Asked if that would include a statement on the timing of the CRL funding, Barnett replied: "If they put a stake in the ground and then there's clarity, then everyone can work around that."

The Chamber of Commerce supported a 2018 start for the rail project, he said.

Transport blogger Patrick Reynolds said he understood the government would stump up with the funds earlier than 2020.

It would be fantastic news for Auckland, but it would also be interesting to hear what else Key announced, he said.

"It not only matters what you do build, it also matters what you don't build," he said.

Auckland grew by the entire population of Wanganui last year, and it could do that every year for a long time to come, he said.

He was concerned that the National government would also announce more "sprawl subsidies" such as additional funding for motorways.

Auckland needed to be an intensified, dynamic urban centre which could compete with the Australian cities, Reynolds said.

A spokesperson for John Key said his office could not disclose the content of the PM's speech this far out as it was still being confirmed. 


WHAT YOU NEED TO KNOW

What is the City Rail Link (CRL)?

The CRL is a 3.4km underground train line which will run from Britomart station in downtown Auckland through the CBD to connect with the existing western line at Mt Eden station. It will include two new train stations – Aotea, near Aotea Square, and Karangahape Road in Beresford Square, just off K Rd.

When will it be built?

The CRL will take five-and-a-half years to build. Work on installing a new stormwater pipe in Albert St to make way for it began in December 2015. Enabling works for the project – a pair of cut-and-cover tunnels up Albert St to Wyndham St – will start in May 2016. At this stage, Auckland Council says the main chunk of work will begin in 2018, meaning the project would be finished by 2022. But it has been at odds with the government which has said it would not provide its part of the funding until 2020.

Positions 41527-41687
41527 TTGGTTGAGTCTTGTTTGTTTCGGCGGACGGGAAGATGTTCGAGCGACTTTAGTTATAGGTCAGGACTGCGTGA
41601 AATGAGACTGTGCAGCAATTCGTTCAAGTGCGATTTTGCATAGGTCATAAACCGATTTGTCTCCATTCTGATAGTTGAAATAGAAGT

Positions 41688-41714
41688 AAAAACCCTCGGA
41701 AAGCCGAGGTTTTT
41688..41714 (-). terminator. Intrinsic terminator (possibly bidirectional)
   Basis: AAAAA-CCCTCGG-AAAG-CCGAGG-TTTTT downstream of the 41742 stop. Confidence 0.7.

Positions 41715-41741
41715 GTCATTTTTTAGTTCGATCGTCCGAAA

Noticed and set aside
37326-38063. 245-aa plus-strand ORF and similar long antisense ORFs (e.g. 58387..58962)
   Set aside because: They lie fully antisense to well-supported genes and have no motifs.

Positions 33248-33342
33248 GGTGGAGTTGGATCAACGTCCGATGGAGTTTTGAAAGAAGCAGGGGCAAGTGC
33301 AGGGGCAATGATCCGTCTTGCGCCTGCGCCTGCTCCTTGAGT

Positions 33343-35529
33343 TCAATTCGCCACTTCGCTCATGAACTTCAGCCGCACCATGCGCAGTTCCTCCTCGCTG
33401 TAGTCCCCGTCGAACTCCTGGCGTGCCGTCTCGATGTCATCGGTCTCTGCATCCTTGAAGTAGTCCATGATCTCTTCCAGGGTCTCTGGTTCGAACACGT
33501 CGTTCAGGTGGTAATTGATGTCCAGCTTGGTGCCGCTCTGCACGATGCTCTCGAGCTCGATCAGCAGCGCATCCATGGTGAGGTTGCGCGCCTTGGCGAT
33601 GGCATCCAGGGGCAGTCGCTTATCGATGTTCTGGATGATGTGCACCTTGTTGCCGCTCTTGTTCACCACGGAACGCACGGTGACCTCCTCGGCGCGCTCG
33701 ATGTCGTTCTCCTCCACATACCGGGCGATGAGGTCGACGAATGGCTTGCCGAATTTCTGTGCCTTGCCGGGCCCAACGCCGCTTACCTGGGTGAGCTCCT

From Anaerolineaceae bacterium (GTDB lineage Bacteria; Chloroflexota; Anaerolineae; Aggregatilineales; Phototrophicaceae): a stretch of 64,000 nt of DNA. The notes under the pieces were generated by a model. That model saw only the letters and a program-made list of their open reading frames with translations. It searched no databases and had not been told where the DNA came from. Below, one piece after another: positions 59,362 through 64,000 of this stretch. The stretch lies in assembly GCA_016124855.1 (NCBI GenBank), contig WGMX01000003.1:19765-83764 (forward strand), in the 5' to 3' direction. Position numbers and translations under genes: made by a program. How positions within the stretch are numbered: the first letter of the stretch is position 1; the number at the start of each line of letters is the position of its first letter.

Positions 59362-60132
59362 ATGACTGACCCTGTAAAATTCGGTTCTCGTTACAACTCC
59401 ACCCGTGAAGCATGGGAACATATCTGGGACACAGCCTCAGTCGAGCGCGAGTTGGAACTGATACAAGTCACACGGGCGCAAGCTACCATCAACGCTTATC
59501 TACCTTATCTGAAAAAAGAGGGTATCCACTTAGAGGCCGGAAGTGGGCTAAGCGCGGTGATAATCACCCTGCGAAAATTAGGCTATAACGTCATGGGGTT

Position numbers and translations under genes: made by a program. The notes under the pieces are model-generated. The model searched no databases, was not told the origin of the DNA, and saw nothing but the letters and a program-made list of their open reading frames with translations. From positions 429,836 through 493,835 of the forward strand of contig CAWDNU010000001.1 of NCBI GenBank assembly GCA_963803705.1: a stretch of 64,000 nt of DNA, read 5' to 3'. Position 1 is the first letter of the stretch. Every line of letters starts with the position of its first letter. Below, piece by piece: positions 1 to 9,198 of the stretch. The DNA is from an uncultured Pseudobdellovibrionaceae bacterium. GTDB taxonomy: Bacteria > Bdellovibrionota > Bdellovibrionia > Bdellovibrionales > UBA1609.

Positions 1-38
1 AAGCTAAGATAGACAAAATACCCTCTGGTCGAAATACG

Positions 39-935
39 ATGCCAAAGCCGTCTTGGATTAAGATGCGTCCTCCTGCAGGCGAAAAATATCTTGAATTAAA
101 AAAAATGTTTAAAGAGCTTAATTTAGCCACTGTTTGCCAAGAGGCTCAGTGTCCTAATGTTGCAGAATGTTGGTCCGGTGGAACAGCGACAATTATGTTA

How much will it cost?

It's estimated the CRL will cost $2.5 billion to build. Most of it is being jointly funded by Auckland Council and the government, although the details of who is providing what and when have yet to be worked out. The council has also done at least one deal with a private company, Precinct Properties, which will build the stretch of tunnels underneath the Downtown shopping centre as part of its upcoming redevelopment of the site.

Why does Auckland need a CRL?

In the past decade patronage of Auckland's trains has grown from 2.2 million trips a year to 15 million. But further growth is constrained because Britomart station is a dead-end, limiting the entire rail network's capacity. The CRL will join up the network, allowing trains to run both ways through Britomart. This will double the number of trains that can run, and carry 30,000 people an hour at peak times. Without the CRL, the network stays limited to a maximum 15,000 people an hour.

 - Stuff.co.nz